In addition to the parades and ceremonies, there are other ways you can celebrate Veterans Day. Some people put together care packages for deployed troops, which not only is a good way to show your appreciation, it also can provide some much needed supplies to service members who can’t just run out to the store to pick up a few essentials. Some people visit veterans’ hospitals to brighten the day of the veterans there who may not have family nearby, or at all. For parents and teachers, you can do patriotic crafts with your kids or students. I’ve even seen some pretty cool looking pumpkin carvings with soldiers and American flags that could be cool to try. If you do something like that, be sure to take a photo and tag Drive On Podcast in your social media posts, I want to see what you come up with. Other people will invite a veteran to speak to their community or organization. I’m actually giving a talk on Veterans Day this year to a nearby community, which consists of mostly older veterans but they wanted to get the perspective of a veteran from the post 9/11 era, so I’ll be talking to them about that. If you work in an office you can take a little time out of the day to acknowledge the vets in your office. Maybe it’s something as simple as sending an email out reminding everyone in the office who the veterans are so that everyone can thank them for their service, or bring in some patriotic themed snacks to show your appreciation. Or, if you know of veteran owned businesses in your area give Amazon a rest and go shop with them for a change. Some businesses may even offer special discounts to veterans on Veterans Day as a way to show their appreciation for their service.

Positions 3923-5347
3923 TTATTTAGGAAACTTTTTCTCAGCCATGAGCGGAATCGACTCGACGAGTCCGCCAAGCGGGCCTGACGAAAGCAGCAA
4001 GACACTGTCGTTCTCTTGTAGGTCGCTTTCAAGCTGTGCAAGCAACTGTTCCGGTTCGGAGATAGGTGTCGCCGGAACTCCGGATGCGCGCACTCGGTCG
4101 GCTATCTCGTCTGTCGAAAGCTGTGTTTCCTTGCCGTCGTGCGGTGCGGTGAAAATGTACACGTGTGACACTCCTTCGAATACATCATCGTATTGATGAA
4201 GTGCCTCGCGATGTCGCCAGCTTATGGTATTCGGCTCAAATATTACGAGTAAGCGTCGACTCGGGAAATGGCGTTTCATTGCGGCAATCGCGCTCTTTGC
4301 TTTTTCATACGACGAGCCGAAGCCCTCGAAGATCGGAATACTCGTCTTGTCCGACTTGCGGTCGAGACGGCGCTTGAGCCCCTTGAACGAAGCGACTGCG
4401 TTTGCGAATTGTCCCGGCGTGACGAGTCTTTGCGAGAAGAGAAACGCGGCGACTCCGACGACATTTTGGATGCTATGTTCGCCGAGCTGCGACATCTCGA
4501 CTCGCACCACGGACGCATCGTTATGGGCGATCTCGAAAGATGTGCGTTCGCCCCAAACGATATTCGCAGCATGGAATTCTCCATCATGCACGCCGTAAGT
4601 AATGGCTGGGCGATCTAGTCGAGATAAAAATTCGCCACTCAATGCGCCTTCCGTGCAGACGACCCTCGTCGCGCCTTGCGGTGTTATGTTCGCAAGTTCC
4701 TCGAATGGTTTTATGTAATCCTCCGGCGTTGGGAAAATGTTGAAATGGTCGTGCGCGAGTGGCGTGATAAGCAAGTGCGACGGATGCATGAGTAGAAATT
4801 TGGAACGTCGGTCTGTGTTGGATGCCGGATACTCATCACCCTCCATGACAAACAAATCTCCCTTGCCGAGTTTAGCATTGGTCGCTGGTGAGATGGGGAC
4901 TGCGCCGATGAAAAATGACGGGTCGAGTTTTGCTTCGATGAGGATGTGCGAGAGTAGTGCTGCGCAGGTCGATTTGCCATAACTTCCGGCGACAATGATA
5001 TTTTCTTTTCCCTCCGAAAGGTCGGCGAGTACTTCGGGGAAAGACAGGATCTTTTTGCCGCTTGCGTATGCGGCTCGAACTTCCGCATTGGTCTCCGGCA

I mentioned earlier that Armistice Day was originally celebrating the anniversary of the 11th hour of the 11th day of the 11th month when fighting formally ended in World War One. Traditionally, a pause is given at 11am on Veterans Day to honor and remember those who served with a silent thanks for our freedom. 

And if you haven’t heard of this, there is a cool memorial in Anthem Arizona, which is designed to let the sun’s rays pass through in a certain way so that it creates the Great Seal of The United States on the other end of the memorial. This happens at 11am every Veterans Day.

Thanks for listening. Hopefully this episode provided some background on what Veterans Day is all about, and gave you some ideas on how to celebrate the veterans in your life.


  1. Edward Santos on 11 November 2020 at 11:12

    Awesome segment brother , God Bless.